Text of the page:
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Penn Hills fitness teams display strength at national competition

| Thursday, June 27, 2013, 10:45 a.m.
Submitted photo
Brandon Nelson and Brian Reis perform pull-ups at the National High School Physical Fitness Championships, held in May at the Marine Corps Recruiting Depot in San Diego, Calif.
Patrick Varine | Penn Hills Progress
Above, members of the Penn Hills High School Fitness team pose for a photo.
Submitted photo
Marines watch Gina Gionta to ensure she employs the proper technique for pull-ups at the National High School Physical Fitness Championships, held in May at the Marine Corps Recruiting Depot in San Diego, Calif.
Submitted photo
Brian Reis works to complete a pull-up at the National High School Physical Fitness Championships, held in May at the Marine Corps Recruiting Depot in San Diego, Calif.
Submitted photo
Penn Hills High School fitness team members are spotted by Marines as they perform sit-ups at the National High School Physical Fitness Championships, held in May at the Marine Corps Recruiting Depot in San Diego, Calif.
Submitted photo
From the left are Sarah Hayakawa, Mariah Lockard, Sarah Depew, Gabrielle Sorce, Gina Gionta, Makayla Kotanichek, Jordan Stoecklein, Alyssa Innes and Hannah Stawski, members of the Penn Hills High School fitness team.
Lillian DeDomenic | For The Penn
Above, assistant coaches Jenell Roberts, Eric Fabiszewski and Katie Evans. Lillian DeDomenic | For The Penn Hills Progress

Penn Hills fitness team assistant coach Jenell Roberts said there were plenty of nights when the team's two-hour workouts would extend much longer.

“There were nights we'd be there until 10 or 10:30 p.m. because the kids would want to stay and lift some more or play football,” said Roberts, 25, a 2006 Penn Hills graduate.

That hard work paid off as the boys' and girls' teams came away from the National High School Physical Fitness Championships with fifth- and third-place national finishes, respectively.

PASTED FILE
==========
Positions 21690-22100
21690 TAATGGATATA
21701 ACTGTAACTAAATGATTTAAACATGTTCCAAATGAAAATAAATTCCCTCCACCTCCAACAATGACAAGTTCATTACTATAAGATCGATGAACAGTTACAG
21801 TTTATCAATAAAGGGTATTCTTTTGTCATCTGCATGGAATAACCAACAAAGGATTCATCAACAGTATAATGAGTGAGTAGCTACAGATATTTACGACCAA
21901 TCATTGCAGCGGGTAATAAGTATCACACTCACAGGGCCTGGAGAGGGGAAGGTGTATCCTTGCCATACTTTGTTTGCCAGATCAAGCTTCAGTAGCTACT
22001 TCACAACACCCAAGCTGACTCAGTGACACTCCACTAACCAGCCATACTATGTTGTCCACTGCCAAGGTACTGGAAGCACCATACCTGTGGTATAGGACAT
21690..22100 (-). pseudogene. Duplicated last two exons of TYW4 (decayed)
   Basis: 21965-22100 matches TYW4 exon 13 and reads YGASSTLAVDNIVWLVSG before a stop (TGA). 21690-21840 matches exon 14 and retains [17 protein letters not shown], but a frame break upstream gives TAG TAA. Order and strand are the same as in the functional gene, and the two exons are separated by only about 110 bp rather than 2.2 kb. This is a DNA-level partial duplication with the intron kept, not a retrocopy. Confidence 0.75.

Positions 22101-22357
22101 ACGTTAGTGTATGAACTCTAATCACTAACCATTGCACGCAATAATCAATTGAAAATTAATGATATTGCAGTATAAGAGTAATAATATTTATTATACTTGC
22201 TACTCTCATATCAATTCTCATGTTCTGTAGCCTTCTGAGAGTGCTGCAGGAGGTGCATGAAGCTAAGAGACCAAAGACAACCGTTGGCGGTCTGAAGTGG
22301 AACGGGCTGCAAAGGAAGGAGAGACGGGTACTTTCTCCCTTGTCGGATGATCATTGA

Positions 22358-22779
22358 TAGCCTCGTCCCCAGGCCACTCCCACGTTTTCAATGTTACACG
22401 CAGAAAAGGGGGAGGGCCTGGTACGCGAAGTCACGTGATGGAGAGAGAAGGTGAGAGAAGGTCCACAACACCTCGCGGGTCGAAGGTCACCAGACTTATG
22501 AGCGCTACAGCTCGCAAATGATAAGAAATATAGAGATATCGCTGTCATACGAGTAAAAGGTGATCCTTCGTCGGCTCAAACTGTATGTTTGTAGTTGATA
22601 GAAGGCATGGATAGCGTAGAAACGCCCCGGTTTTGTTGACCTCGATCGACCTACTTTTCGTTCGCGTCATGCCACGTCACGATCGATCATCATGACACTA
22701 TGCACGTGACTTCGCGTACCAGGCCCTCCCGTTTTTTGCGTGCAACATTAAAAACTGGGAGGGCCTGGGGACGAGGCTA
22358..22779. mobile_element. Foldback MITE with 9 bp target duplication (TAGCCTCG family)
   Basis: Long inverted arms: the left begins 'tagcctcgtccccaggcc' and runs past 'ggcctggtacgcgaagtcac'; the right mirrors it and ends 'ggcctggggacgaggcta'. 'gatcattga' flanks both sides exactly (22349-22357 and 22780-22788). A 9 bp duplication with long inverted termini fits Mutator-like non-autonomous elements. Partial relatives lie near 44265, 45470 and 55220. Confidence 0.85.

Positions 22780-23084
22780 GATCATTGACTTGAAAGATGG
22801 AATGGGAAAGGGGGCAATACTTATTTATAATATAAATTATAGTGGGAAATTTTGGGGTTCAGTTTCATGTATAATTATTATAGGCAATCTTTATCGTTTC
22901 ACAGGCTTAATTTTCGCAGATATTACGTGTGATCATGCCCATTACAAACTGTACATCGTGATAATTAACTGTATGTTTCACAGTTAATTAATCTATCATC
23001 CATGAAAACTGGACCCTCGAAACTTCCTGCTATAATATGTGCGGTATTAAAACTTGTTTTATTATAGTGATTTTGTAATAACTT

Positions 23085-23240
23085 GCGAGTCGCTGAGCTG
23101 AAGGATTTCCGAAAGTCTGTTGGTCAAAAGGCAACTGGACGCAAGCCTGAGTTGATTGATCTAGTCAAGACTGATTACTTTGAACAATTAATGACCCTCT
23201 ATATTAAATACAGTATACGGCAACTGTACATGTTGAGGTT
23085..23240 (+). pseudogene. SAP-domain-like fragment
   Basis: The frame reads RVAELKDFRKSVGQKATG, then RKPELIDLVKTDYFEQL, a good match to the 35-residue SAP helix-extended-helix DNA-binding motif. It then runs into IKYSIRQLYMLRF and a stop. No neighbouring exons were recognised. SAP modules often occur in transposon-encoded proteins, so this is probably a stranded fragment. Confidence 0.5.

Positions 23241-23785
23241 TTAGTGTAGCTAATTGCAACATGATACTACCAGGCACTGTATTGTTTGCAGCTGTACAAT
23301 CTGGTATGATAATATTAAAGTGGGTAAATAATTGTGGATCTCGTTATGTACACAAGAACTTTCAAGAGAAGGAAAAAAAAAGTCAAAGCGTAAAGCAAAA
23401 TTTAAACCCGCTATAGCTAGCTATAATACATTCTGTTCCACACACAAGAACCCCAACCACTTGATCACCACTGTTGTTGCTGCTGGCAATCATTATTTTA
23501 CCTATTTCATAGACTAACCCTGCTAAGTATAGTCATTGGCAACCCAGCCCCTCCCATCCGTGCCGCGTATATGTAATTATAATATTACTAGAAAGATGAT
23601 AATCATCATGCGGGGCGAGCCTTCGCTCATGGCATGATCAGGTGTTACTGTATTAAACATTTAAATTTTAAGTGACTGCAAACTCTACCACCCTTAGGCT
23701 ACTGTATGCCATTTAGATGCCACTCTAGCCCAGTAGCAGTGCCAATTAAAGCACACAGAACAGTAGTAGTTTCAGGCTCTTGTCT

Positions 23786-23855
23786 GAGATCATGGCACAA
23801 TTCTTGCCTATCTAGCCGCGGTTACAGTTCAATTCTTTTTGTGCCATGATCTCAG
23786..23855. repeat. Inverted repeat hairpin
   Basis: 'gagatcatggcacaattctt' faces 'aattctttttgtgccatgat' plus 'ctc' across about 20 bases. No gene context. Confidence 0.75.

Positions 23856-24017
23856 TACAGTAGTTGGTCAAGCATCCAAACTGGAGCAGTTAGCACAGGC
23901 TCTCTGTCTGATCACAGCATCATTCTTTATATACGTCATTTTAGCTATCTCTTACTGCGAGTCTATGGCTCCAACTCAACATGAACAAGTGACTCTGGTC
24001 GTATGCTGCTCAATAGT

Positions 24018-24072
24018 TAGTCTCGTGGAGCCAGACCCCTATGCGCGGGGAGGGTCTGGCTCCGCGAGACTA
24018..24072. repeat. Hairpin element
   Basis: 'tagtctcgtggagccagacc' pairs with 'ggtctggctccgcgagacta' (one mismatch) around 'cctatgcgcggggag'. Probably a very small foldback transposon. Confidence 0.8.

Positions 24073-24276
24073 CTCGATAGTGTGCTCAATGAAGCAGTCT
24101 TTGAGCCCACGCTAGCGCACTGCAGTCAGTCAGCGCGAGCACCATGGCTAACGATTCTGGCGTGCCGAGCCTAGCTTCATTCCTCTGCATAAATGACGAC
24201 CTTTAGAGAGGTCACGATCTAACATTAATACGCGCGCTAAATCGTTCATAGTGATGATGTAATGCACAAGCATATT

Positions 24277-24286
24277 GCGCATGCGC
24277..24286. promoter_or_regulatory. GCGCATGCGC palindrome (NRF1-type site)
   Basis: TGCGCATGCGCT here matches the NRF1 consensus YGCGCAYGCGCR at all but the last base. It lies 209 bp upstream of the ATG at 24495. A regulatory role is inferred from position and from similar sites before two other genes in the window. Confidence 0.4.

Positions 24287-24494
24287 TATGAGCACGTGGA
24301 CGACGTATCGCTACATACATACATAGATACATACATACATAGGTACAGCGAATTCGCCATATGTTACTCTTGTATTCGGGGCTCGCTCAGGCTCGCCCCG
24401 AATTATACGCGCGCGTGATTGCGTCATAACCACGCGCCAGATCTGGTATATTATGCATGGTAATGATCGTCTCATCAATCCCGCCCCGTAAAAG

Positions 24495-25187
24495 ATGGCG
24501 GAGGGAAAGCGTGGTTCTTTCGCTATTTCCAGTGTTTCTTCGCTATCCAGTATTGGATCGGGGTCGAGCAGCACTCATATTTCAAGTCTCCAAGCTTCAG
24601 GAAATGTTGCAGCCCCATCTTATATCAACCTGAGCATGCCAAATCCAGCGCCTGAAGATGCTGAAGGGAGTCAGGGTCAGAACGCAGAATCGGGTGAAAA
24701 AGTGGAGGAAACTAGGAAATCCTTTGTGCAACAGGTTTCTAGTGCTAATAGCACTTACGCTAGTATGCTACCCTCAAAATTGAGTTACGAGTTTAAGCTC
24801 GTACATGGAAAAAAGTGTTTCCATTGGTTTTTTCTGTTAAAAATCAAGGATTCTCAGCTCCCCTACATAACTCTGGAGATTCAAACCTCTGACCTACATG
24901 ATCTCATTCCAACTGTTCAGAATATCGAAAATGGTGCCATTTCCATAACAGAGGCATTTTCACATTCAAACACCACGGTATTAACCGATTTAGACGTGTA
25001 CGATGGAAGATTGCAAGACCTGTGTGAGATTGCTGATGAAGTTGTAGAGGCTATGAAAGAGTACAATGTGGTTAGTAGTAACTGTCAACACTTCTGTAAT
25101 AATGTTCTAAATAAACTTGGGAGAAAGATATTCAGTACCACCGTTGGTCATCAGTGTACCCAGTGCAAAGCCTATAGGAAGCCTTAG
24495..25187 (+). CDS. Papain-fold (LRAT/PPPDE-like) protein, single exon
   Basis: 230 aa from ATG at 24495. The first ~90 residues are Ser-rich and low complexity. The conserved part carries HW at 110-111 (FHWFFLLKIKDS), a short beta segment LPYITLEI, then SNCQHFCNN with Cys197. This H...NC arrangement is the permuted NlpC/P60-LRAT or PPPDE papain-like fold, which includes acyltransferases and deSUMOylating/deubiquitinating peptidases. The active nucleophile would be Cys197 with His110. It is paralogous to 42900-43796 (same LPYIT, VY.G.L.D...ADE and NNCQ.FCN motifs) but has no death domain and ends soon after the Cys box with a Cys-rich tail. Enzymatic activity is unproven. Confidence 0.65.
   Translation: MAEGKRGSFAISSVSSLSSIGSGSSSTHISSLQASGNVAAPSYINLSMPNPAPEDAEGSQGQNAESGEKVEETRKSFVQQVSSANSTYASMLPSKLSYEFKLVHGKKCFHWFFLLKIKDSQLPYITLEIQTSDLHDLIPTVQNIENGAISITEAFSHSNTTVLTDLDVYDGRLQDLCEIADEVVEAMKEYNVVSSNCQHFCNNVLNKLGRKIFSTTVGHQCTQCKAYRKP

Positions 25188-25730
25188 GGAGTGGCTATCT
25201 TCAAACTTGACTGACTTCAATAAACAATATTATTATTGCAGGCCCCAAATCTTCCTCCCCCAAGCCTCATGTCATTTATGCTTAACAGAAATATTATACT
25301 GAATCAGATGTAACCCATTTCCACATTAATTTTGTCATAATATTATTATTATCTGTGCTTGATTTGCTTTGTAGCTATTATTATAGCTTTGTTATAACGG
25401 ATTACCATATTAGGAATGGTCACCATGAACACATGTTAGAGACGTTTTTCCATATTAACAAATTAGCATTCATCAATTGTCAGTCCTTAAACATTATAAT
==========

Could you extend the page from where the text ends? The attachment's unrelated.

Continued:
The competition was held in May at the Marine Corps Recruiting Depot in San Diego.

Peter Gula, 18, who graduated earlier this month, has been on the team since his freshman year. Gula's father was a member of the team in the 1970s. Gula said the national competition was “unbelievable.”

“We stay on the Marine Corps base, which creates an atmosphere unlike any other local sport, because you're totally immersed in the competition,” he said. “Whenever you look around, there's Marines running, Marines working out, we're lifting with Marines, and that really gets you in the right mindset to compete.”

Coach Bob Martini, who has headed up the team since 1982 and was a member when it first formed in the mid-'60s, said the team requires dedication.

“It's tough. It's a workout all the time,” he said. “People go out for the major sports because they have a God-given talent for that sport. But with this team, every day is a competition between the members. Every night we come in here, it's a hard push.

From November to May, the team meets three nights per week for two-hour physical fitness sessions: weightlifting, sit-ups, push-ups, pull-ups and more.

The team, which does not receive any funding from the school district, travels to competitions in Pennsylvania (Allentown), Washington, D.C. and other locations.

The San Diego championships are the farthest the team has traveled.

Roberts said this year's team has expanded from previous years: the team started with about 80 members, and the final team, both boys and girls combined, was about 40.

“Usually our starting group is what we have now, so it's impressive that we kept this many people,” she said.

Roberts joined the team as a freshman along with a group of friends, and found that “it's a great conditioning sport to help you prepare for other sports.”

The fitness-team concept, however, has largely fallen by the wayside, Martini said.

“A lot of (major-sport) coaches don't want their players on the fitness team,” he said. “If a fitness coach retired, schools would try to replace them with one of the major-sport coaches, and the interest wasn't there.”

Martini said Penn Hills used to compete against fitness teams from Westinghouse, Schenley, Plum and Mars; now, the Indians team is the only one left in western Pennsyvlania, but that may be changing.

Martini said he places emphasis on the teamwork aspect of physical fitness.

“As we're training, we tell them, ‘Train your body, not your ego,'” he said. “The whole idea is to be healthy … it helps to know and have good relationships with your teammates and have them behind you pushing you.

“This is just a really, really good team.”

Patrick Varine is an editor for Trib Total Media. He can be reached at 412-320-7845 or pvarine@tribweb.com.

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